Save the (fill in the blank)!
Saving natural habitats is hot on everyone’s mind these days. Riparian habitats are the rarest type of habitat in North America. The plants and micro-organisms found in riparian areas and natural wetlands are extremely efficient at removing excess nutrients from storm water and runoff. Unfortunately, man’s increased use of commercial fertilizers creates run-off extremely high in nutrients such as nitrogen and phosphorus, which poses a major threat to the delicate ecosystems of our natural waterways. As a result of this, as well as excess traffic and use, 95% of the West’s best filtering habitats have been degraded to at least some extent.
Phoenix Ponds with Wetlands Replenish Disappearing Natural Wetlands
What exactly makes a wetland such a good filter, even for a backyard pond? Wetlands are giant sponges. They protect ponds, lakes, rivers, streams, and aquifers by filtering out wastes and nutrients entering from storm water and runoff. Scientific studies have found that many common species of aquatic plants have the ability to uptake toxins directly from the water, thus scrubbing it clean again. This can even be accomplished in a backyard pond!
Thinking of aquatic plants as the kidneys of the earth, it follows then that a constructed wetland filter would be an excellent approach to cleaning up an existing problem pond, as well as an outstanding way ensure that a backyard pond has plenty of filtration from the start, while providing a lush, beautiful setting.
Wetlands are Nature's Filter
Clarity is one of the easiest and fastest ways to diagnose water quality in a backyard pond. Large loads of sediment and debris can have a serious impact on the aquatic life that a body of water can support. Wetlands, both in nature and constructed for backyard pond filtration, do a tremendous job of reducing sediment and debris, improving clarity within the pond. Natural wetlands are able to remove sediment by slowing the velocity of storm water, causing the sediment and debris to drop out of suspension. To see this concept in action, visit Regents of Scottsdale Apartment Complex, 15555 N. Frank Lloyd Wright Parkway, Scottsdale, Arizona. This riparian ecosystem that spans the center of the complex accepts runoff from the surrounding parking lots. Over the past six years of this system’s existence, the maintenance required has been quarterly bacteria and enzyme applications, along with monthly thinning of aquatic plants from within the streams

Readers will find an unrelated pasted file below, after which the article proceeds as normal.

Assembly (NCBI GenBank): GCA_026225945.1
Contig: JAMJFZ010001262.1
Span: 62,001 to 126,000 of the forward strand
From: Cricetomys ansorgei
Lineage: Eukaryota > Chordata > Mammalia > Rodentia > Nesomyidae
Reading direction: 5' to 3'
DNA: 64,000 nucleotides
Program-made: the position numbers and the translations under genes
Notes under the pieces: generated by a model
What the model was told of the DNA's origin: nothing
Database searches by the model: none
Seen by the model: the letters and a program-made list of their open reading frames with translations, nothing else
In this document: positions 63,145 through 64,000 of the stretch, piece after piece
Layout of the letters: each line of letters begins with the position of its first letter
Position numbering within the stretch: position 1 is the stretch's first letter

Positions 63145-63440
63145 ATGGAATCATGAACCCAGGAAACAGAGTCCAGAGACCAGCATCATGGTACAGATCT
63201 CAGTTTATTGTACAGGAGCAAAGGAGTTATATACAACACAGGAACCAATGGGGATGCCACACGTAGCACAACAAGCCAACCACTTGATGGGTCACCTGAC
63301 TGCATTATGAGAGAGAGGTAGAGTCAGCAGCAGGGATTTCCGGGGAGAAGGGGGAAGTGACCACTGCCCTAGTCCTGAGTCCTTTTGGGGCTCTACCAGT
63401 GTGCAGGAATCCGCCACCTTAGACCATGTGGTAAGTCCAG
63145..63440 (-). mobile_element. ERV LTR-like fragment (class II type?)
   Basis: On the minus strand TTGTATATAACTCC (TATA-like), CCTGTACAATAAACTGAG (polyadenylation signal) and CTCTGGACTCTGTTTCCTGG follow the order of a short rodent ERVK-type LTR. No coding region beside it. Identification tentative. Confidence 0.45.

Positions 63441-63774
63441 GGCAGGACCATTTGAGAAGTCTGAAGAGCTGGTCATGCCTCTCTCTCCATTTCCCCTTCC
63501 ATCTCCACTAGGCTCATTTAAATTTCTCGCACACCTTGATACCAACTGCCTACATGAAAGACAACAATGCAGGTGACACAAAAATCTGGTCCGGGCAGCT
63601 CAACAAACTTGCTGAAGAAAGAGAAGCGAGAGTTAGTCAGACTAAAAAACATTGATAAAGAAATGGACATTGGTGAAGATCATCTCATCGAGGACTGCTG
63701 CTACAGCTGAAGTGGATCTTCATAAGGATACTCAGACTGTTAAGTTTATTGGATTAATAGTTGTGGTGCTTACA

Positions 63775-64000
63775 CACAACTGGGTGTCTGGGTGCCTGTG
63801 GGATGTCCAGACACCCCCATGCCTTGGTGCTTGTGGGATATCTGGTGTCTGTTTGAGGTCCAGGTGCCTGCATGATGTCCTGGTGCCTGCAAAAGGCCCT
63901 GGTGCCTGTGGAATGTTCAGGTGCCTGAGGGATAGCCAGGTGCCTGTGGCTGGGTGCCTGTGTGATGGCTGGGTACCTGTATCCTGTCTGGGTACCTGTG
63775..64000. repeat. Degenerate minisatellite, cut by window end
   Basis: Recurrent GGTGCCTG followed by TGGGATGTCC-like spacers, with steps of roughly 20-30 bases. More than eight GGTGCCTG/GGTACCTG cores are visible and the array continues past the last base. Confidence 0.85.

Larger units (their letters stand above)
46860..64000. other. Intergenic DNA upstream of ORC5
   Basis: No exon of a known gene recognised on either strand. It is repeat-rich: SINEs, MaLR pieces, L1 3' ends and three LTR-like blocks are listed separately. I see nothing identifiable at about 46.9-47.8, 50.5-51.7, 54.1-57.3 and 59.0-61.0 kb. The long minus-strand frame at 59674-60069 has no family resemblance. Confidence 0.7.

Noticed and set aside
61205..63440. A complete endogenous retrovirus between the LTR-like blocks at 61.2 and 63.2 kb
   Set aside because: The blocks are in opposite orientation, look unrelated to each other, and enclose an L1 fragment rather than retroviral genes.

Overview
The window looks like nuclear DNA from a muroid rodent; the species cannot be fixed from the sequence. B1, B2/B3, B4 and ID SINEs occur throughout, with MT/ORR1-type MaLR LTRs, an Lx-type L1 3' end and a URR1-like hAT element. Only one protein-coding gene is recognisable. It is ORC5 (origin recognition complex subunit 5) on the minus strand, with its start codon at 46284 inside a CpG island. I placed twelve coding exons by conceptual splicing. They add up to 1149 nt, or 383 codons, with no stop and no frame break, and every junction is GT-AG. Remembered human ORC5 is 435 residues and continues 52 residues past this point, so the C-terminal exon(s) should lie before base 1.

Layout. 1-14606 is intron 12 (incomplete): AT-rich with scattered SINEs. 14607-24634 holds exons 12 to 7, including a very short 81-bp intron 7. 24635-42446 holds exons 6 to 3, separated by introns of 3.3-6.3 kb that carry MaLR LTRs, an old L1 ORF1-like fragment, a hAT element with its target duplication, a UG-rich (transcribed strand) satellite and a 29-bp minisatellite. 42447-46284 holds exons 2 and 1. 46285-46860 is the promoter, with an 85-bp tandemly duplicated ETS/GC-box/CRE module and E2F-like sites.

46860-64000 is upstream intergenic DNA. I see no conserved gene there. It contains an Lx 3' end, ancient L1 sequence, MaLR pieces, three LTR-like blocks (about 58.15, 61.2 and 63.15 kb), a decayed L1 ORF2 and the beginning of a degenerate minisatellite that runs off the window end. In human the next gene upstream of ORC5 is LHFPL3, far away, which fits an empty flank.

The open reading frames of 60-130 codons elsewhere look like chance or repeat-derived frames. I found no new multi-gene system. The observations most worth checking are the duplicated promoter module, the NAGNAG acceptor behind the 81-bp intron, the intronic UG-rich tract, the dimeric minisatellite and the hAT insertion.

Phoenix Ponds Thrive with Wetlands!
A constructed wetland filter of proportionate size can help provide crystal clear water in almost any backyard pond. We’ve all seen the chemically treated, generally blue-dyed, bodies of water that adorn many golf courses, apartment complexes, and HOA common areas. Furthermore, backyard ponds with a lot of large fish require a filtration system sufficient to keep up with the wastes these fish produce.
On another note, many people have “green thumbs” and are attracted to the types of plants that can be grown in a backyard pond. Installing a wetland filter off to the side of a backyard pond will provide the perfect planting bed for a variety of aquatic plants, while allowing the garden owner to keep the pond surface area open for viewing.
Wildlife Appreciates Phoenix Ecosystem Ponds
In addition to being a superb filter system, placed appropriately, the permanent and accessible organic water in a backyard pond is a boon to birds, both native and migratory. 80% of desert wildlife lives within sight of a riparian corridor. However, we have been damming and pumping our riparian areas out of existence here in Arizona. Constructed wetlands, and organically maintained backyard ponds, may be the best bet for the survival of many species of native and migratory bird life. In terms of economics, Arizona is a top ten birding destination on every birder’s list, and birding is a $2.5 billion a year tourism industry. Arizona’s share of this money in is huge! Adding a constructed wetland filter to a backyard pond not only adds a truly “green” element in every sense of the word, but provides a safe oasis to native and migratory birds, whether in the open desert, on a golf course, or in someone’s back yard.